Ensure that your storage clusters & disks have enough free space & IOPS for a sudden surge of data. Usually, some of the data may come into a system and then moved over to another location on a daily basis ensuring steady use of storage space. However, the amount of data received on Black Friday/Cyber Monday might be 100X times the normal requirements, suffocating the capacity that managed well during the rest of the year. Also, keep an eye for storage hotspots.
If there are any servers & VMs that require restarts to clear out high CPU, high memory etc. situations do rolling restarts well in advance before the holiday season. This is especially true if there are applications with memory leaks etc.
Apply updates, patches etc well in advance to ensure that your systems are properly updated and stable. This needs to be done well in advance to avoid last-minute surprises. Having a tier-1 team would allow you to quickly apply and test updates in a large amount of infrastructure.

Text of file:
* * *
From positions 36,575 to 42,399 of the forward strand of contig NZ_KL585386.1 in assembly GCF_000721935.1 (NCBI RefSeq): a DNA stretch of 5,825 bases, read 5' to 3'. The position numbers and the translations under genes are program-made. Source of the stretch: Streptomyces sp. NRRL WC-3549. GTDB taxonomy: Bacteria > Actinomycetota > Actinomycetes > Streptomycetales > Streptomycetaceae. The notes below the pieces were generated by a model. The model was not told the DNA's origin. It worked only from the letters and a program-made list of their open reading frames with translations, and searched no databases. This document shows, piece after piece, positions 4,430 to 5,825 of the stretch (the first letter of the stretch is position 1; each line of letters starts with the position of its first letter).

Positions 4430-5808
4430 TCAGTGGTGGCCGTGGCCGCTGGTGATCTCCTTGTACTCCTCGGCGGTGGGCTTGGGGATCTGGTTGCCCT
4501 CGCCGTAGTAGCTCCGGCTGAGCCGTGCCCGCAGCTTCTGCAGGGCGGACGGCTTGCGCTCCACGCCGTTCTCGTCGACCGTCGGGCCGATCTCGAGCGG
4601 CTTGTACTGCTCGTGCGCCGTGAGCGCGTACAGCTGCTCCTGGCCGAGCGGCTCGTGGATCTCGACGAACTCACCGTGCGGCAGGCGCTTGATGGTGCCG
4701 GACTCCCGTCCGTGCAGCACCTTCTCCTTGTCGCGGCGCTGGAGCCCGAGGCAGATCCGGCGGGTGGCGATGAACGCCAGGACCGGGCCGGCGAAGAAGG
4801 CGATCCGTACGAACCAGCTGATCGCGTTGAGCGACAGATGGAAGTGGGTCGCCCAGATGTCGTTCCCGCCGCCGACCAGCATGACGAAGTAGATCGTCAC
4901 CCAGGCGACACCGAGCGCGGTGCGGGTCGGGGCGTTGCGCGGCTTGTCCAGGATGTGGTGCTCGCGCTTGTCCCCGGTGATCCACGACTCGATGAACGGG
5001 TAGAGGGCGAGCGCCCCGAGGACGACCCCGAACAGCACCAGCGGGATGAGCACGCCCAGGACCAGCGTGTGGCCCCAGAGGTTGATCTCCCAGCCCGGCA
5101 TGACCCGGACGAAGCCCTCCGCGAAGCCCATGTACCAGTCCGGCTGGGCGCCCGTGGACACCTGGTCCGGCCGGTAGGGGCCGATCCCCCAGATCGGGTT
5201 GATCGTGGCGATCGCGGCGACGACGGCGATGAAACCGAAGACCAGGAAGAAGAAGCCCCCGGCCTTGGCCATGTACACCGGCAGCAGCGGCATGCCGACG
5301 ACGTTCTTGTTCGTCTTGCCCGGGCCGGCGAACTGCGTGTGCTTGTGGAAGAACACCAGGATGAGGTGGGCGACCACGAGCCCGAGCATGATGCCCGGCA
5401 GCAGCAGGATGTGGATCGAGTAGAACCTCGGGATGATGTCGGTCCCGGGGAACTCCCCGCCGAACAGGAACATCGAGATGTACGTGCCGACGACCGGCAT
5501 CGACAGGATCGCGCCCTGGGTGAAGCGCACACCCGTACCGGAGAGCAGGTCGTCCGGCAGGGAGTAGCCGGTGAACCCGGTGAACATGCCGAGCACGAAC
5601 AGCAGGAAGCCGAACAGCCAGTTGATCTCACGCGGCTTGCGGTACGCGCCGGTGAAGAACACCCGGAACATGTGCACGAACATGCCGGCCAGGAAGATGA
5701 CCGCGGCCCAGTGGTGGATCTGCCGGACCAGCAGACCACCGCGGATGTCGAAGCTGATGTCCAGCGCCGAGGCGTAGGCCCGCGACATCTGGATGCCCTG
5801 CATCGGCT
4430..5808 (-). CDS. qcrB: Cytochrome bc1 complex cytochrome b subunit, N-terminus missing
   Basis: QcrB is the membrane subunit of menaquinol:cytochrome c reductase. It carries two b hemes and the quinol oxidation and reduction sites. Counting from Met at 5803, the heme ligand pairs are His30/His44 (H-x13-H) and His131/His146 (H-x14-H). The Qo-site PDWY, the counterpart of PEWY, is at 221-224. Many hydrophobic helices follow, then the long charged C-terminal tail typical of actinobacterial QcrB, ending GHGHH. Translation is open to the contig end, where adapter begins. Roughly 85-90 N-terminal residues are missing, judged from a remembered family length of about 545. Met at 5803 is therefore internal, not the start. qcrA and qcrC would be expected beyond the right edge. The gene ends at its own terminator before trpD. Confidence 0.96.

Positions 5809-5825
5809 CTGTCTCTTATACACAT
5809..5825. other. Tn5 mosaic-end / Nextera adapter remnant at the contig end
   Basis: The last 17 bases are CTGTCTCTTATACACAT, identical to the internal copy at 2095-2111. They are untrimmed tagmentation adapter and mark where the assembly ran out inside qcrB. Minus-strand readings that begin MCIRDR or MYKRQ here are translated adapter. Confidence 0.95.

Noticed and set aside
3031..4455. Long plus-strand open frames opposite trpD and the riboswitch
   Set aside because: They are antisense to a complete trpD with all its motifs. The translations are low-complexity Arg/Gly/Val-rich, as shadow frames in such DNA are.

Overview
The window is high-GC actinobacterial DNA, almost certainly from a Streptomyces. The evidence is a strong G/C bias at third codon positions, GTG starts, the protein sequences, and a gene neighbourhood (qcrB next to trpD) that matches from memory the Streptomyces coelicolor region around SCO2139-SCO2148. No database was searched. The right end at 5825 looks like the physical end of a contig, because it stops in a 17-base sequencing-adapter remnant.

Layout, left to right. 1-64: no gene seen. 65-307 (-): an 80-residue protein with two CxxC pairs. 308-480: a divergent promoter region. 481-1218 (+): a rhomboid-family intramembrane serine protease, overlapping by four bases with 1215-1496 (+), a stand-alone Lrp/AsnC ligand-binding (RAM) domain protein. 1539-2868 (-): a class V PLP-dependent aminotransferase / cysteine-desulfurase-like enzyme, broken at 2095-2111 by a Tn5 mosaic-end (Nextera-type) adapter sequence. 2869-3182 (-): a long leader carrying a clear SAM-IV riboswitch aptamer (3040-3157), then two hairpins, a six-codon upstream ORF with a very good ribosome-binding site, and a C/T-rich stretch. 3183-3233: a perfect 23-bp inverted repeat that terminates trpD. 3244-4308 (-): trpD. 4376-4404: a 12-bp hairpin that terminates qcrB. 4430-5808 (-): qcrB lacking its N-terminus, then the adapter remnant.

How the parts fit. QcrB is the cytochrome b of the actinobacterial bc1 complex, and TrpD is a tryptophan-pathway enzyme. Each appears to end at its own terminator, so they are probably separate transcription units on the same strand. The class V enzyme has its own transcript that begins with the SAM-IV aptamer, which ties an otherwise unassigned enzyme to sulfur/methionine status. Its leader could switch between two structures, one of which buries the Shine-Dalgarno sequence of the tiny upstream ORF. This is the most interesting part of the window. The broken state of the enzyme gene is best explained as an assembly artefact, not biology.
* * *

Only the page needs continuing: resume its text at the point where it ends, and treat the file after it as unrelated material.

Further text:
Ensure that your thresholds, watermarks etc. are reviewed properly and would not raise false alarms with traffic spikes. Have people & systems monitoring these alerts to ensure they are no unusual symptoms. Have response scripts ready & handy for various incidents. The chances of a mistake are very high when you need to write scripts in a stressful situation.
Make use of CDN cache if you’re not already doing so. Have distributed uptime monitoring using global monitoring nodes. Various tools such as Pingdom, AlertSite etc could be used for this.
Diversify infrastructure locally and geographically with automatic failovers (such as Geo- DNS failovers etc). Ensure that the failover infrastructure is properly sized to handle the peak traffic volume received to avoid a ping pong of failover.
Ensure that load-balancing & failover rules are implemented properly and tested many times. The worst thing to see during an emergency is to see that your plan B is not working. Remember Murphys Law loves the holiday season.